There was a big deal made of the fact that college’s Southeastern Conference was going to allow its 14 member schools to sell alcohol at athletic events. It sure seemed that there was a major change of policy until you get into the fine print. The big money people, the renters of luxury boxes, those in club seats or people who leased areas within a stadium or an arena, could buy alcohol anyway. It is the nickel and dime people who attend games and don’t buy expensive seats who may get a chance at buying a beer. Those people in public areas who probably don’t know how to interact with money people. The New York Yankees COO Lonn Trost bought up that aspect in 2016 with people buying premium tickets that were available at the last minute on the secondary market. Trost articulated what others have thought for years.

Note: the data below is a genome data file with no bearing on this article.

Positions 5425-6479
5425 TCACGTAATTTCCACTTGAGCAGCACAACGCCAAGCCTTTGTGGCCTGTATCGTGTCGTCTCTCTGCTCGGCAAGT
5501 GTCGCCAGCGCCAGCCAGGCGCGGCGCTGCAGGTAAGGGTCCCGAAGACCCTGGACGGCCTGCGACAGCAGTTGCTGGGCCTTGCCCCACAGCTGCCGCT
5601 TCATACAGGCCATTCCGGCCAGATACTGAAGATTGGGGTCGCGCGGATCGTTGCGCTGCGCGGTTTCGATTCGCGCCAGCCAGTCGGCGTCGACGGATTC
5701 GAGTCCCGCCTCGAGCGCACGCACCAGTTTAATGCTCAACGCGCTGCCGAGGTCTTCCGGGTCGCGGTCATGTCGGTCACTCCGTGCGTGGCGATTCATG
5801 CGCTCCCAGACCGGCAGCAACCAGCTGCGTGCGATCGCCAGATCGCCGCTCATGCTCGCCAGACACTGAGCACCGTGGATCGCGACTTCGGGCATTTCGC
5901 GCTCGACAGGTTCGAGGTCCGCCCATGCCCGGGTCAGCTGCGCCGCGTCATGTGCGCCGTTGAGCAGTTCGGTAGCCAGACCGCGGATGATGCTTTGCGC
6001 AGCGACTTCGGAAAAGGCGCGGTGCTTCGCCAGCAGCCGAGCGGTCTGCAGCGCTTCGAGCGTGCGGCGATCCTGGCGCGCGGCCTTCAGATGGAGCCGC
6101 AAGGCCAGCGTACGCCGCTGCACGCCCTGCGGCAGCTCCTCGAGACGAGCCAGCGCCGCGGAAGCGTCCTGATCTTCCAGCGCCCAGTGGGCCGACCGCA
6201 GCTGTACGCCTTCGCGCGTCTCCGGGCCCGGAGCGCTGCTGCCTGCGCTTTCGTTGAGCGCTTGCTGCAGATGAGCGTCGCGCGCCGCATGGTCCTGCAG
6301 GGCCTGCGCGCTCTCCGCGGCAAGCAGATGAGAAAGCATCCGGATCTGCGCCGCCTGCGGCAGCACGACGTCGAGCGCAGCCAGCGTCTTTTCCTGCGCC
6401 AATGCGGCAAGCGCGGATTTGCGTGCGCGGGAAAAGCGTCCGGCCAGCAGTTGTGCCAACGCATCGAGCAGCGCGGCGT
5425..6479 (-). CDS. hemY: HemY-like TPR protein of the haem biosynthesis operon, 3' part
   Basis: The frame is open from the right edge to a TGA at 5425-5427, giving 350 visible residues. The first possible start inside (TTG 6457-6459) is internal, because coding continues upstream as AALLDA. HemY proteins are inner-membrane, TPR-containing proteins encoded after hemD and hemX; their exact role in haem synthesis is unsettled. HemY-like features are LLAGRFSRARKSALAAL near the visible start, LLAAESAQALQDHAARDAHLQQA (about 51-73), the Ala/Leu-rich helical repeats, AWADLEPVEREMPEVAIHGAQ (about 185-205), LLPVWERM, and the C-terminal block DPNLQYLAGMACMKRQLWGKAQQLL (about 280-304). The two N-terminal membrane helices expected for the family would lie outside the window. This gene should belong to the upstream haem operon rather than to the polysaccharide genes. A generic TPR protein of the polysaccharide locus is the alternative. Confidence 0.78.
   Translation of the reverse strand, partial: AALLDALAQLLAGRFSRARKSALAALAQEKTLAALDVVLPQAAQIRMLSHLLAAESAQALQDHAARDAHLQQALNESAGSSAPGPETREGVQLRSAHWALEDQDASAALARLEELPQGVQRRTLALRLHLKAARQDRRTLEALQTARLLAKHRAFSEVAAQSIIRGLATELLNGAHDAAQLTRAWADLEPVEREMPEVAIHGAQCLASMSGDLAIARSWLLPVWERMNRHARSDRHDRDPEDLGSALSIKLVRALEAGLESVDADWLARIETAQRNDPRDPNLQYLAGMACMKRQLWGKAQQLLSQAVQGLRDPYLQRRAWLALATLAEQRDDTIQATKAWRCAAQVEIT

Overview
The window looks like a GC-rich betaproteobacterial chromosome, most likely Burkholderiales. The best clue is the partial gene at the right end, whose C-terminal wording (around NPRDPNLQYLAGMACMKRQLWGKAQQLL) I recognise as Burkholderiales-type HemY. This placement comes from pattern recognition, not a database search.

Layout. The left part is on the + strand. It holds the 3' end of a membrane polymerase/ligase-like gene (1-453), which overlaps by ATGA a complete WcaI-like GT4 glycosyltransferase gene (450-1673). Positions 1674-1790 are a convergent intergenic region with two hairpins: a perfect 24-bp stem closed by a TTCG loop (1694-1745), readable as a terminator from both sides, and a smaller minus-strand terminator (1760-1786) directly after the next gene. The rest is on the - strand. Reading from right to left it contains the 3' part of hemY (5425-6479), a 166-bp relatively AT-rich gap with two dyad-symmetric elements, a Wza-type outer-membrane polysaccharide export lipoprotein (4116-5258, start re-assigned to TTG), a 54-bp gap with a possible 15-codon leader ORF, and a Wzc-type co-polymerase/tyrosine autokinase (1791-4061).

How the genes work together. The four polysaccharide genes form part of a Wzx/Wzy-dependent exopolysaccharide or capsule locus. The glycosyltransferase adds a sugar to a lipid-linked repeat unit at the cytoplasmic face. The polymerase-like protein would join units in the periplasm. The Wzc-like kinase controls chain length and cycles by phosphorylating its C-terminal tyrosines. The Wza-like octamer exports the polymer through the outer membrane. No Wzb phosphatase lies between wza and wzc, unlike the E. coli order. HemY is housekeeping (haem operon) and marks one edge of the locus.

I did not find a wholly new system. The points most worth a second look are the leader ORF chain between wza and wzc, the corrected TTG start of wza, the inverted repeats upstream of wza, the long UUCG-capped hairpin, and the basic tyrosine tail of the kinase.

Selling alcohol, in this case beer or wine, to the general not so big money ticket buyer, will bring additional revenue to schools but not the performers. There is only one reason that people go to stadiums and arenas to watch college games. To see the players not the college presidents or chancellors who approved the concept of selling beer and wine to the not so big money ticket buyer. But the players are not going to see a nickel from the alcohol sales because the people who run college sports don’t believe they should get paid and that a chance at an education is a fair trade. Except most college football and basketball players don’t have the time or the inclination to get the schooling. The participating schools have to limit the amount of drinks per individual, impose a stop sales time and make sure the alcohol is in cups. It’s about money.